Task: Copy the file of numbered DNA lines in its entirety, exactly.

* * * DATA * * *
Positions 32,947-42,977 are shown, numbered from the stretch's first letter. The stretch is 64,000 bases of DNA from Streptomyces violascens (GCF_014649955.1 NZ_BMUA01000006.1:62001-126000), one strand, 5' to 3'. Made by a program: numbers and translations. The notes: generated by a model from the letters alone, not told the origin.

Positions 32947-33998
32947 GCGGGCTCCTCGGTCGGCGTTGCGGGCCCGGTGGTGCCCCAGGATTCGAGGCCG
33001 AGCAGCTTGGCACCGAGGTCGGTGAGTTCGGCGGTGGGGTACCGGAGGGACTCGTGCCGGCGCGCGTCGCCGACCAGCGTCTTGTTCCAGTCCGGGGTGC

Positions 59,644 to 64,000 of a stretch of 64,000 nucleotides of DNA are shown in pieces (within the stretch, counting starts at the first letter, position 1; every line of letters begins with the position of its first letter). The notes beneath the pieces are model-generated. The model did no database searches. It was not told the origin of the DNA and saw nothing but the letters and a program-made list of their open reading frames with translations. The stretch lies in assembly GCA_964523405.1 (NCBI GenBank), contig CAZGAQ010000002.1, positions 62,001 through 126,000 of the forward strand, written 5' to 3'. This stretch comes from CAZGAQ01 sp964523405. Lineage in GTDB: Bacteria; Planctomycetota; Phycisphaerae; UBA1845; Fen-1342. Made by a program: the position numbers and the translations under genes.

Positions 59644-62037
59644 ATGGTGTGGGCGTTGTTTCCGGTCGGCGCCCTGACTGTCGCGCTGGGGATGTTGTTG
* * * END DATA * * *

Positions 32,947-42,977 are shown, numbered from the stretch's first letter. The stretch is 64,000 bases of DNA from Streptomyces violascens (GCF_014649955.1 NZ_BMUA01000006.1:62001-126000), one strand, 5' to 3'. Made by a program: numbers and translations. The notes: generated by a model from the letters alone, not told the origin.

Positions 32947-33998
32947 GCGGGCTCCTCGGTCGGCGTTGCGGGCCCGGTGGTGCCCCAGGATTCGAGGCCG
33001 AGCAGCTTGGCACCGAGGTCGGTGAGTTCGGCGGTGGGGTACCGGAGGGACTCGTGCCGGCGCGCGTCGCCGACCAGCGTCTTGTTCCAGTCCGGGGTGC

Positions 59,644 to 64,000 of a stretch of 64,000 nucleotides of DNA are shown in pieces (within the stretch, counting starts at the first letter, position 1; every line of letters begins with the position of its first letter). The notes beneath the pieces are model-generated. The model did no database searches. It was not told the origin of the DNA and saw nothing but the letters and a program-made list of their open reading frames with translations. The stretch lies in assembly GCA_964523405.1 (NCBI GenBank), contig CAZGAQ010000002.1, positions 62,001 through 126,000 of the forward strand, written 5' to 3'. This stretch comes from CAZGAQ01 sp964523405. Lineage in GTDB: Bacteria; Planctomycetota; Phycisphaerae; UBA1845; Fen-1342. Made by a program: the position numbers and the translations under genes.

Positions 59644-62037
59644 ATGGTGTGGGCGTTGTTTCCGGTCGGCGCCCTGACTGTCGCGCTGGGGATGTTGTTG